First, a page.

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An Op-Amp question

  1. Feb 12, 2006 #1
    Hi Guys!


    im just a bit confused here.

    i want to ask you a question:

    just have a look at the fig below which i have posted. You can see a load resistor "RL". my question is that whenever i studied this inverting configuration of opAmp, there is no load resistor given for it. So, now when i have to find the equation of its gain , with a load resistor, do u think that it will change from the one without a load resistor. As i know that for the inverting configuration without any load resistor we have:

    Vo/Vi = -R2/R1

    now do u think that with the load resistor RL, this gain equation will change?

    thanks in advance:

    Attached Files:

  2. jcsd
  3. Feb 12, 2006 #2
    The equation doesn't change. You can get this equation by wrighting a sum of currents on - connection. If you add a load resistor V0 doesn't change thus you can write Uy/R1+V0/R2 = 0 and you get the same equation.
  4. Feb 12, 2006 #3
    -R2/R1 is the unloaded gain. When loading is taken into account the gain becomes -(R2/R1)*RL/(RL + Ro) where Ro is the output impedance. With a typical op amp, Ro is low by design and is commonly neglected. As long as RL is above 100 ohms or so, you may neglect loading (in my experience).
  5. Feb 12, 2006 #4
    -(R2/R1)*RL/(RL + Ro)

    i would appreciate if you will tell me how to get the above equation

    because i have tried my level best but couldnt get the logic to get the above equation!

  6. Feb 12, 2006 #5
    Now plz try this one

    Now after that circuit, plz try the below one, this one i gets into too much complication.

    now i want to ask you again that does the gain equation will change for the following circuit with a load resistor than the one without load resistor.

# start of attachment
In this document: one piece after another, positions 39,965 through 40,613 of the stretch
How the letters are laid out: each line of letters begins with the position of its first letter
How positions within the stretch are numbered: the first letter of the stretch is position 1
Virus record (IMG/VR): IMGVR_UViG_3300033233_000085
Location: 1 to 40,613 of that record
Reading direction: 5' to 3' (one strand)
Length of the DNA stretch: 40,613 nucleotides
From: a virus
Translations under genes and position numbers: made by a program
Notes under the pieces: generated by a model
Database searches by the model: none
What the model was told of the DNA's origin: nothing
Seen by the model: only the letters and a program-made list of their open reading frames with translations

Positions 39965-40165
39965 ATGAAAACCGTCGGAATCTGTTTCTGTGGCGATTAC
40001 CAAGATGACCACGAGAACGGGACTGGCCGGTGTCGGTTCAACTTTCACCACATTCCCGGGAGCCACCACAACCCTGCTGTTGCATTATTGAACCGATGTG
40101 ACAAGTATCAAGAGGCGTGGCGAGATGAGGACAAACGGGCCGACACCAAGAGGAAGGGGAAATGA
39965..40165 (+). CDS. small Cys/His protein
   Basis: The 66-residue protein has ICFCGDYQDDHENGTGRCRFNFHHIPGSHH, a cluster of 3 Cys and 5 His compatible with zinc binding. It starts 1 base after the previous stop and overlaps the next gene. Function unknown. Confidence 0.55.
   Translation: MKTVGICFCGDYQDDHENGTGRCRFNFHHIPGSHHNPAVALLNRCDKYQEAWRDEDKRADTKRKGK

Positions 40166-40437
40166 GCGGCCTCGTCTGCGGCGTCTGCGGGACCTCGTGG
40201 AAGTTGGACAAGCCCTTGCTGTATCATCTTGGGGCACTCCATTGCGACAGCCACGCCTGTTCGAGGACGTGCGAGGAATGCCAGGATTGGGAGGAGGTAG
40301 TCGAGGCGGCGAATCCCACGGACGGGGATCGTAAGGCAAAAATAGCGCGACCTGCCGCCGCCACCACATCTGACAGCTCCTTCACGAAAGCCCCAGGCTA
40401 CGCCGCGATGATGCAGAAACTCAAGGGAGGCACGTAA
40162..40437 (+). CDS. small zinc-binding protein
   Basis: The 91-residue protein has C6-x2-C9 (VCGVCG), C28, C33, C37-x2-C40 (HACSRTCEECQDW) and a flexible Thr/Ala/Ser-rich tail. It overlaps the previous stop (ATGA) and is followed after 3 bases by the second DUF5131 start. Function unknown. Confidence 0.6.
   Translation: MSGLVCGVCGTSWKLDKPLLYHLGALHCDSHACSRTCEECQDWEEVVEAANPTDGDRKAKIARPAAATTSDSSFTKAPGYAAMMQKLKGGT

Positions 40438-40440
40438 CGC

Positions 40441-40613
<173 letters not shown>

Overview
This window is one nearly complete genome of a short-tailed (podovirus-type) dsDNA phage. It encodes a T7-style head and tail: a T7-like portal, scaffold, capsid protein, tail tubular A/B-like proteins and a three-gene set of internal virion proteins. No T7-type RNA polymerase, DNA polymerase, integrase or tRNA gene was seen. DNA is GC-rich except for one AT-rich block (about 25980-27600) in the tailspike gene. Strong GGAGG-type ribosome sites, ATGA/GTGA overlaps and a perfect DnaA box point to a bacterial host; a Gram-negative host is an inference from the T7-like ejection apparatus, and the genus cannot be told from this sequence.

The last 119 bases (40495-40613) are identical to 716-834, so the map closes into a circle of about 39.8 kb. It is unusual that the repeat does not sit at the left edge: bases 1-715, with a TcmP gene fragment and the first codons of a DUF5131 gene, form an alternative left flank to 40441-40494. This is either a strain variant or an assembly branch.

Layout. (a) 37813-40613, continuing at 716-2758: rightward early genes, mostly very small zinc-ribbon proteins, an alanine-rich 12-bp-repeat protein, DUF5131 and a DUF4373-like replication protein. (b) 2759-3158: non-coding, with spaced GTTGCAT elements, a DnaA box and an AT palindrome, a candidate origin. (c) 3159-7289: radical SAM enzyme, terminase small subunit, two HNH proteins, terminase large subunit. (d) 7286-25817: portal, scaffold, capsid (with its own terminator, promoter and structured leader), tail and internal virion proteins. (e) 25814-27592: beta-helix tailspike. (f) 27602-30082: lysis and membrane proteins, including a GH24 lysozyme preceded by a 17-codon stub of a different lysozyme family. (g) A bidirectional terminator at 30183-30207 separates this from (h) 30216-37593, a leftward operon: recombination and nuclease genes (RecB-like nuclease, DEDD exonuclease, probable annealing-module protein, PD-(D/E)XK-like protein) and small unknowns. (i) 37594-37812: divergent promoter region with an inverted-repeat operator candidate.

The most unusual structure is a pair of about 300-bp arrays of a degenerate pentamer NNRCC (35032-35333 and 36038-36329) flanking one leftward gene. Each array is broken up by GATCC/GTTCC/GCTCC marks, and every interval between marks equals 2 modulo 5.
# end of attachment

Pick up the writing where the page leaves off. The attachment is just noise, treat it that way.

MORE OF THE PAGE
if i have to find the close loop gain that is Vo/Vi if the open loop gain is:

    1) infinite

    2) 1000

    now will the gain equation will vary?

    plz help me as soon as possible

    thanks in advance

    Attached Files:

  7. Feb 13, 2006 #6
    Use the formula for voltage division over two resistors in series:

    V1 = V*R1/(R1 + R2)

    So you must insure that the load impedance is large compared to the output impedance, for maximal voltage amplification.
  8. Feb 13, 2006 #7
    This is a bit more complicated than your first example but can be solved in much the same way. It just involves a little more algebra. In your analysis you will be assuming an ideal op amp, i.e. infinite open loop gain and input impedance and zero output impedance. You should end up with a gain of:

    -(R2*R3 + R2*R4 + R3*R4)/(R1*R4)

    A typical op amp (such as the LM324) is usually a decent approximation of an ideal op amp. But an open-loop gain of 1000 is really low. I don't know if any actual op amp has such a low gain.

    Again, the loaded gain depends on the output impedance (typically 50 - 3k ohms, and reduced by negative feedback).

    My advice would be to simulate the circuit in pSpice or a similar program, or assemble it on a breadboard. Then you may tweak the design to get the desired results.
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